That's how you end up with mindless drones that do as they are told, which is not how American industry operates. There has, specifically, been pushes in the air industry to avoid this type of thinking, because you do not want a bunch of drones in an emergency.

If company policy is contradictory (and that is not mentioned in the article at all) and makes the employees job harder for no reason, those employees are well within their right to complain about it. You are not a slave to your employer, despite what some may want.
 

Avro Arrow

Posts: 3,392   +4,405
Pan-Am and TWA used to be the biggest airlines in the world. Corporate mismanagement led to their extinction. Stupid decisions like this make it clear that American Airlines is going to join them very soon.
 

PaulDeemer

Posts: 11   +16
Yet somehow AA flight attendants have been showing up for their flights for years. Could it be that using their official employee portal website vs. an 3rd party app is not the hardship this article is making it out to be? Or possible that flight attendants being asked to observe a late-breaking schedule change are notified via phone call, email, and/or SMS? And that there are rules as to when schedules are final so no one has to "monitor an employee portal 24/7"? And/or that there are formal distinctions as to when you are on standby status -- including getting paid for being on that status with different rules whether it is airport standby or phone standby -- again so that it is clear what your responsibilities are?
Or maybe just flip AA the Finger and go work at another airline that appreciates them more. (Nuff Said)
 

Avro Arrow

Posts: 3,392   +4,405
Or maybe just flip AA the Finger and go work at another airline that appreciates them more. (Nuff Said)
It's never that simple unfortunately. You're assuming that all companies are hiring at all times and that's just not the case. The companies that appreciate their staff more tend to keep their staff for far longer and that lack of turnaround means a lack of opportunity for anyone else trying to get in there.
 

PaulDeemer

Posts: 11   +16
It's never that simple unfortunately. You're assuming that all companies are hiring at all times and that's just not the case. The companies that appreciate their staff more tend to keep their staff for far longer and that lack of turnaround means a lack of opportunity for anyone else trying to get in there.
Are you kidding me? Airlines are way understaffed right now and desperate for staff. They layed off so many people during the pandemic they were not prepared for when travel resumed in the numbers it did. Trucking, Travel, Restaurant Industry to name a few are all desperate for people. Employees have the power right now. If your flight attendant or Pilot you can quit one airline and find another willing to hire you easily.
 

Avro Arrow

Posts: 3,392   +4,405
Are you kidding me? Airlines are way understaffed right now and desperate for staff. They layed off so many people during the pandemic they were not prepared for when travel resumed in the numbers it did. Trucking, Travel, Restaurant Industry to name a few are all desperate for people. Employees have the power right now. If your flight attendant or Pilot you can quit one airline and find another willing to hire you easily.
I wasn't aware of that. In that case, I'd say that you're 100% correct. AA is being extra-stupid because if airlines are desperate for staff, deliberately making their life harder is corporate suicide. I guess that AA is even dumber than I had previously thought! :laughing:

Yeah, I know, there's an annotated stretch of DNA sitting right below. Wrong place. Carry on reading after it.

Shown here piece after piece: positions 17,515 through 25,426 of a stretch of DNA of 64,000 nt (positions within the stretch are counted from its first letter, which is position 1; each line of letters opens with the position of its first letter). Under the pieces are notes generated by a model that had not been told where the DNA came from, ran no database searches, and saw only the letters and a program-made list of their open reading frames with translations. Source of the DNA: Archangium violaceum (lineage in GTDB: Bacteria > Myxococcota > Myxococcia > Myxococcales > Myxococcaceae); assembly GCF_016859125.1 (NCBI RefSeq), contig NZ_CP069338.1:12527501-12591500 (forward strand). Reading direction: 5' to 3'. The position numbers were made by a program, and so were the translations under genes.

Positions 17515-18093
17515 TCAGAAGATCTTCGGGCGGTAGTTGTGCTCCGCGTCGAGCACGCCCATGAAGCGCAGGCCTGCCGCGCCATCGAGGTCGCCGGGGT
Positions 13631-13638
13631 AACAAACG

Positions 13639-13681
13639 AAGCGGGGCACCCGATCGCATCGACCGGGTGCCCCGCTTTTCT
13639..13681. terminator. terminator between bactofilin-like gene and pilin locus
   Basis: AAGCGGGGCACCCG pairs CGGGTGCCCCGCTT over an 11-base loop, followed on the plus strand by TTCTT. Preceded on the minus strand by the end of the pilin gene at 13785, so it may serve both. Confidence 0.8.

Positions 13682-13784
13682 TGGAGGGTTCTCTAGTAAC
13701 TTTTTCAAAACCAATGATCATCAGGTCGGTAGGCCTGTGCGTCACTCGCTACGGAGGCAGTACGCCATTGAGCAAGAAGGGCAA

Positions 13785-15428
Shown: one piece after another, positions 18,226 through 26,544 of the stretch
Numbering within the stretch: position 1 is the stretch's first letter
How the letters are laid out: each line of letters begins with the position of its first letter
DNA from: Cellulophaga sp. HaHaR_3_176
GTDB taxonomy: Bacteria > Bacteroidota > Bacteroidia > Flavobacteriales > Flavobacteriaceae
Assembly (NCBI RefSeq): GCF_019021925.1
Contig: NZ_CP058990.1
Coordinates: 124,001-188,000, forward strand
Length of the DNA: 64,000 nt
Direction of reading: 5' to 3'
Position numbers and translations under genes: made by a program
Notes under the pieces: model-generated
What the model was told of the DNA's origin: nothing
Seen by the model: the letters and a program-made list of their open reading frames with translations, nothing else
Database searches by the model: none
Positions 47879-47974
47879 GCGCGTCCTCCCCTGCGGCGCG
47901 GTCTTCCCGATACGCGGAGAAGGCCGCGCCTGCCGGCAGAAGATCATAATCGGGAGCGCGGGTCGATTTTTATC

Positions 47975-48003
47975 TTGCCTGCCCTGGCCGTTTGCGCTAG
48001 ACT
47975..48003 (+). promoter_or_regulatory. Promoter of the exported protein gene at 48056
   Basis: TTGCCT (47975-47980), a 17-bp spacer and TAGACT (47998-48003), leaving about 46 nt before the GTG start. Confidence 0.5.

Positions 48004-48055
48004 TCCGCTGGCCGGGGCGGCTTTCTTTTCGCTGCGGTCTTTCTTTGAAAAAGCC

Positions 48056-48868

Avro Arrow

Posts: 3,392   +4,405
They accepted the job when there was no policy forbidding the usage of the app. Now they added a policy forbidding the usage of the app.
Interestingly enough, this also illustrates my point that company policy can be literally whatever the company wants (within the bounds of the law).
Yep, and in this case, company policy will sink the company. It happened with Pan-Am and TWA and now AA will join them.
 

Cal Jeffrey

Posts: 3,725   +1,176
Staff member
Most web sites try to stop bot scrapping of their data. I think TS should try to understand both sides of the story rather than basing their story on one disgruntled blog post and an annoyed developer. Perhaps they don't want the public to know which flight attendants are on which planes for their own security or perhaps they don't want competitors knowing all their flight routes and delays.
That's all fine and good. However, AA has refused/failed to comment on the situation, so one side of the story is all we have to report on at this point. The only thing we know for sure is that AA has refused all communication with the app developer to work on a resolution.

"Perhaps they don't want the public to know which flight attendants are on which planes for their own security or perhaps they don't want competitors knowing all their flight routes and delays."

Those are fair assumptions, but they are assumptions nonetheless and not facts. If AA wants to respond to requests for comment, we are more than happy to add its side to the story. So far, it hasn't.
 

Rocky4040

Posts: 144   +174
"People used to do things the hard way, so I demand they continue to do them the hard way forever"
It's called doing what needs to be done to get things done..lol Maybe this airline needs to have an App developed so their flight people have an App that is directly connected to the company they work for instead of some third party App that can be viewed by every Tom,**** & Harry out in the world.
 

mbrowne5061

Posts: 2,085   +1,298
It's called doing what needs to be done to get things done..lol Maybe this airline needs to have an App developed so their flight people have an App that is directly connected to the company they work for instead of some third party App that can be viewed by every Tom,**** & Harry out in the world.
If they were concerned about public facing data, they shouldn't be posting it publicly in the first place.
Note: they didn't put the data behind an internal portal when they discovered their employees were using the app, they just started playing whack-a-mole with whatever APIs the developer was using to scrape the data, while leaving the data publicly accessible. They continue to expect their employees to still go to these public portals to get the information to do their job, they just expect them to go to all of them manually now.